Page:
Krishna had gone to the Kaurava court as Yudhisthira’s emissary. There he told king Duryodhana that in order to avoid war, all the Pandavas wanted were just five villages. Duryodhana flatly refused. He wouldn’t give anything to the Pandavas, he said. Later, outside the court, in private, when Bhishma and Drona met him and the wise grandfather told him that it would not be right to send Krishna empty handed, Duryodhana told him that he was thinking in terms of giving him two villages.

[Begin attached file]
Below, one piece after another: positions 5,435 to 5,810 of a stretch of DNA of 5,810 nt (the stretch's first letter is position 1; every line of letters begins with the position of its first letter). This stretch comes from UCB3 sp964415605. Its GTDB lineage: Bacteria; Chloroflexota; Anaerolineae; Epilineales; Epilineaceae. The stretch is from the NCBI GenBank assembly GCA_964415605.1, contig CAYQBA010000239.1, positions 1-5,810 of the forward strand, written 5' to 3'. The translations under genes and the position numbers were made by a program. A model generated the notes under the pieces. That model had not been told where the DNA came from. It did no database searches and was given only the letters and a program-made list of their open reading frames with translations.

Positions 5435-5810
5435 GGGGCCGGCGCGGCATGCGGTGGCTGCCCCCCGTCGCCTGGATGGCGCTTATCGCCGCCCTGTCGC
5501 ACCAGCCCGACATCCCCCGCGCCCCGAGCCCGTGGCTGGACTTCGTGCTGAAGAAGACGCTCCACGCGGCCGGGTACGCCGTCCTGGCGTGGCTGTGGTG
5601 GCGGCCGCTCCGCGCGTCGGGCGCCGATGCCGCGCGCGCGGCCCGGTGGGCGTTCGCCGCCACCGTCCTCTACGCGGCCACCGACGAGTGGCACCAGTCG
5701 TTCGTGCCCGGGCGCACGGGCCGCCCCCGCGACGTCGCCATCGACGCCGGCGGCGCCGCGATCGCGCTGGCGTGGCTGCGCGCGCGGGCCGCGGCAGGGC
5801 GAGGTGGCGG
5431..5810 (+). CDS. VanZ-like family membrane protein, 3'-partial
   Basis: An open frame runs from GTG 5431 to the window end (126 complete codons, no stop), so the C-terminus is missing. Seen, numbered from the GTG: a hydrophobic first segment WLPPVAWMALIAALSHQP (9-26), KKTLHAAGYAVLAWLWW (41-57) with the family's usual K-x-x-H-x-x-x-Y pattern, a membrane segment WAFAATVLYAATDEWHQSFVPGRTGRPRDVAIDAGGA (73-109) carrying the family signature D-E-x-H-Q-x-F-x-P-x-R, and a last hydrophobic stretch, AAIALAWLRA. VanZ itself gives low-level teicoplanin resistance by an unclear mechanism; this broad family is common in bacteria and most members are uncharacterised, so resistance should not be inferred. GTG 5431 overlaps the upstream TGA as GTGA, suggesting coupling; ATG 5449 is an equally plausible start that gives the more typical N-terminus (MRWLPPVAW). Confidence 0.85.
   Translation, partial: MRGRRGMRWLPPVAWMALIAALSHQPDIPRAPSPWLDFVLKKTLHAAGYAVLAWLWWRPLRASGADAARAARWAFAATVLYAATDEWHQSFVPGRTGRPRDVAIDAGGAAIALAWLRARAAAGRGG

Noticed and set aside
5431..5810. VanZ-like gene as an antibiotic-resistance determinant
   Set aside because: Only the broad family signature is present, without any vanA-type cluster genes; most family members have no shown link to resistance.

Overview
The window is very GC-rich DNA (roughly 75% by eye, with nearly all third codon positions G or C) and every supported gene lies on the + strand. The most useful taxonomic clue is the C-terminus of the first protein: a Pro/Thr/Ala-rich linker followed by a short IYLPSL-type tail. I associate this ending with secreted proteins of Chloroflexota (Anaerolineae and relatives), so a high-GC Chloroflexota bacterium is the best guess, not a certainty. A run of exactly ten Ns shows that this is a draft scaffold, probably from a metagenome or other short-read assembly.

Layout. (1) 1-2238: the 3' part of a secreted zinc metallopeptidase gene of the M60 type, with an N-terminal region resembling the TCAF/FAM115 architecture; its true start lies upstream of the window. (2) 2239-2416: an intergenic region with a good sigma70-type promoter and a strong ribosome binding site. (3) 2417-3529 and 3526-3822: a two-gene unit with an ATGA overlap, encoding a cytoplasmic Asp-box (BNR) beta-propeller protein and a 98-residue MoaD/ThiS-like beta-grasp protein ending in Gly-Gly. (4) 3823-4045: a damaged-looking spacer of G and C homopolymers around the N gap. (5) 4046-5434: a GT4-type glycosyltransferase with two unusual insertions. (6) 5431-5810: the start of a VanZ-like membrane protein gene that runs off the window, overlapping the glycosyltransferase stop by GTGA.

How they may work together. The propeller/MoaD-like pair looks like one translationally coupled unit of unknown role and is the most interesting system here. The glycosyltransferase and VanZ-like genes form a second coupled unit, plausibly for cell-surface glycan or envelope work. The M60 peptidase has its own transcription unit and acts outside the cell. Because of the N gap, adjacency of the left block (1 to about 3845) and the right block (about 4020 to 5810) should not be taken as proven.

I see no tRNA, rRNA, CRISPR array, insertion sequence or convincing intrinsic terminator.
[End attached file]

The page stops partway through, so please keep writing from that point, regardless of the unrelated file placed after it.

This was where Sakuni said what is mentioned above. Duryodhana must not give Krishna anything in order to please him. Because he simply wouldn’t be. Then he told him about the asura king Bali. Appearing as a dwarf in the venue of the sacred jajna (fire sacrifice) that king Bali was performing, Narayana told the great asura king that he came from a very poor family and needed a little piece of land where he would perform his religious rituals; all the land He required was whatever he would cover by just three steps of His. Bali thought that the dwarf didn’t know how ridiculously little he was asking for. He told him that he must ask for much more from him as dana (ritual gift), but the Dwarf avatara insisted that he wanted nothing more than three steps of land. Bali’s preceptor Sukracharya warned Bali that the dwarf was Narayana Himself and He had arrived to deprive him of all his possessions and power. Bali wouldn’t listen; a dwarf is a dwarf, his steps are small, so how would it matter if the guru was right that that he was Narayana Himself? But when the time to give danacame, the Dwarf’s foot were not a dwarf’s foot. Bali was the lord of the bhuloka (earth) and the higher lokas as well. In His two feet the Dwarf covered all that Bali had. When the third foot emerged from his navel, Bali offered his head to Him and Narayana despatched him to the netherworld. The great Bali perished, said Sakuni to Duryodhana, because he wanted to fulfil Narayana’s demand. Krishna was none other than the same Vamana, he told him and had now come to dispossess him of all he had. He advised him to give Krishna nothing at all. If no amount of gift could ever satisfy him, then nothing at all should be given to him – this was the essence of his logic. If he gave him just one village instead of two, he told Duryodhana, he would absorb the entire universe of space in that one village, like what Vamana had done and he would be left with nothing to even stand on. So he must abandon all thought of pleasing Narayana with a gift of two villages.